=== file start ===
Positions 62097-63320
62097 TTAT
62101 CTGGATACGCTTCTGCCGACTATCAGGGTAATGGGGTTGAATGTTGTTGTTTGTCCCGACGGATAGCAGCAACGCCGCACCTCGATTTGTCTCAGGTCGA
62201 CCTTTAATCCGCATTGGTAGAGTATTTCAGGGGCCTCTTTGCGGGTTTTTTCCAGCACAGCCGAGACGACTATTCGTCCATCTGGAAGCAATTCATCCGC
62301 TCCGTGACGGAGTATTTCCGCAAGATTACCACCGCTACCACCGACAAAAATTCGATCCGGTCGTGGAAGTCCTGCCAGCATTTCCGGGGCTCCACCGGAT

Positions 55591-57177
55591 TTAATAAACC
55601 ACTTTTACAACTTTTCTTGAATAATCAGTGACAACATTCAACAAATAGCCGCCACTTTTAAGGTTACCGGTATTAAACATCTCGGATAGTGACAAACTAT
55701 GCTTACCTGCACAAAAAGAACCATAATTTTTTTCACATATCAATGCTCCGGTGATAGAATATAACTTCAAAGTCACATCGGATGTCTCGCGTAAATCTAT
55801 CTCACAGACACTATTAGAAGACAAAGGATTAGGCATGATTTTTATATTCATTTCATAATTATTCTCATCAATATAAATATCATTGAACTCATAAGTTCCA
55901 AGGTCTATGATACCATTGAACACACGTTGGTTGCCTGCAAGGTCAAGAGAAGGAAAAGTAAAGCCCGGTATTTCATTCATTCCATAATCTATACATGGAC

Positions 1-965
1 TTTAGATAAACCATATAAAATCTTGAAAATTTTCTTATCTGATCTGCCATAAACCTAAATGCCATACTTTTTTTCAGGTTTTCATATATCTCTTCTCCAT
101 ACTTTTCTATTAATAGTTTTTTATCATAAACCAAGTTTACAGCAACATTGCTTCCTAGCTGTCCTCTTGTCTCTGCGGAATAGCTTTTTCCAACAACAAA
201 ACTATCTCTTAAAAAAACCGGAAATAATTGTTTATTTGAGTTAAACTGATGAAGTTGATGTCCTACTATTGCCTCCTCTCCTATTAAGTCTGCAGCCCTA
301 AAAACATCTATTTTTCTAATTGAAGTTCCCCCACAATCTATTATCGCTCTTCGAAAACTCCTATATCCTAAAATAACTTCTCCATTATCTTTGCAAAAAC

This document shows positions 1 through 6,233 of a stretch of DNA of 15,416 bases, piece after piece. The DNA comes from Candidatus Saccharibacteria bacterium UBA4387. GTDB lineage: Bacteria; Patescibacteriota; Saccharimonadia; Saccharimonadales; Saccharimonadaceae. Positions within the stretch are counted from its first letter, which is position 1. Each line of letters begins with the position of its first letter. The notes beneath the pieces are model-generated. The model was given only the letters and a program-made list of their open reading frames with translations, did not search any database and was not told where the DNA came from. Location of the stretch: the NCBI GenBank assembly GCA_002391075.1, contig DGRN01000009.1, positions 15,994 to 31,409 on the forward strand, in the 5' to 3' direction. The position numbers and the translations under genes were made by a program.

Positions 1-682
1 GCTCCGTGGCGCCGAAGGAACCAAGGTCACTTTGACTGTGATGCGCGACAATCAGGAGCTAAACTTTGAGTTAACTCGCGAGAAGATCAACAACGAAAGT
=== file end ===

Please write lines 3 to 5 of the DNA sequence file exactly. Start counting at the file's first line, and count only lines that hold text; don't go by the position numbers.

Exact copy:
62101 CTGGATACGCTTCTGCCGACTATCAGGGTAATGGGGTTGAATGTTGTTGTTTGTCCCGACGGATAGCAGCAACGCCGCACCTCGATTTGTCTCAGGTCGA
62201 CCTTTAATCCGCATTGGTAGAGTATTTCAGGGGCCTCTTTGCGGGTTTTTTCCAGCACAGCCGAGACGACTATTCGTCCATCTGGAAGCAATTCATCCGC
62301 TCCGTGACGGAGTATTTCCGCAAGATTACCACCGCTACCACCGACAAAAATTCGATCCGGTCGTGGAAGTCCTGCCAGCATTTCCGGGGCTCCACCGGAT